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Update: On July 16, the Senate failed to get the necessary two-thirds majority to bring Murray's bill to a vote, rendering the legislation dead, at least for now.
I’ve written before about the way Harry Reid runs the Senate like his own private club, refusing to allow amendments from Republicans and employing the nuclear option to undermine the rights of the minority party. Now it appears as though he wants to extend his authority into the third branch of government as well, overruling the Supreme Court and taking over their function of deciding what is and is not constitutional.
In the wake of the Hobby Lobby decision that has been whipping liberals across the country into sputtering, incoherent wrath, Sen. Reid has declared cryptically that he plans to “do something about the Hobby Lobby legislation.” From this, one can infer that he will attempt a legislative override of the Court’s decision. This is not as impossible as it at first sounds, given the nature of the majority opinion in the Hobby Lobby case.
The ruling appealed to the Religious Freedom Restoration Act, a law that prohibits the government from unduly burdening the religious freedom of individuals, while preserving the ability to ban certain religious practices like polygamy and human sacrifice. Since the Court based its decision on this law, and not the Constitution itself, Reid probably intends to amend the Religious Freedom Restoration Act, thus undercutting the ground on which Justice Alito’s opinion rested.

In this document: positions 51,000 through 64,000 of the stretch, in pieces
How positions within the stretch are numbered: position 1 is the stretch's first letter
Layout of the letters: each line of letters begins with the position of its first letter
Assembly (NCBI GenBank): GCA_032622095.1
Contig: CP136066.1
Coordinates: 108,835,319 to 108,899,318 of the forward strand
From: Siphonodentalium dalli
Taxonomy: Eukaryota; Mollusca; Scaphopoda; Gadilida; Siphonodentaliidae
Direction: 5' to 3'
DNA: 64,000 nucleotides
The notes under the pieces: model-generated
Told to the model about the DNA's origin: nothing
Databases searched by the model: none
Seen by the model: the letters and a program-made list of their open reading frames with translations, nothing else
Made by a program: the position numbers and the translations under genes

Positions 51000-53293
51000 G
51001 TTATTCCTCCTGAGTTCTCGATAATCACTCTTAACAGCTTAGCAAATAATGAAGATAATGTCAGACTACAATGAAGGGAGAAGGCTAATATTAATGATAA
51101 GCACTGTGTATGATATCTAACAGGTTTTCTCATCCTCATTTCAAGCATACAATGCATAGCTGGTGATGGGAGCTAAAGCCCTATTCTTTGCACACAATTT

This is why some of us were disappointed in the narrowness of the Court’s ruling. By refusing to address the constitutional issues underlying freedom of association and freedom to contract, the Court may have avoided a can of worms that would have led to challenges of a great many other laws, but it also left the door open for legislative action’s like the one Reid is planning.
Even in more clear cut cases of constitutionality, however, there’s nothing preventing Sen. Reid from bringing up and passing laws that contradict the Court’s existing ruling. Theoretically, provided he could get enough support from other members of the Senate, the House, and the President, he could pass a law explicitly forbidding Hobby Lobby from doing what the Supreme Court ruled they could do, knowing that it would take time for the law to be stricken down again. The Supreme Court is the slowest moving of the branches of government, and Reid could exploit this fact to impose his agenda on the country, even if it meant violating his oath to protect and uphold the Constitution.
Today, Senate Democrats introduced legislation that made the meaning of Reid’s words clear. The proposed bill would prevent private, for-profit companies from seeking exemptions to the Affordable Care Act’s contraception requirement. Sen. Patty Murray sponsored the bill, and it is co-sponsored by 35 of the usual Democratic suspects, including Sen. Mark Begich of Alaska and Mark Udall of Colorado.
While this bill is unlikely to pass, failing to acquire any Republican co-sponsors, Sen. Reid and his allies are likely using the issue to create a media spectacle and gin up the troops before the November elections. The more angry Democrats are, the more likely they are to turn out at the ballot box. This is especially important given some recent analysis of voter turnout for the primaries, showing Republicans with a significant advantage going into the general election.
For a Senate Majority Leader to abuse his position, as Reid has, not only to disingenuously enflame Democratic outrage, but to actually threaten to override what is supposed to be the last word on the Constitution, is shameful, and underscores once more the importance of achieving a Republican majority next year.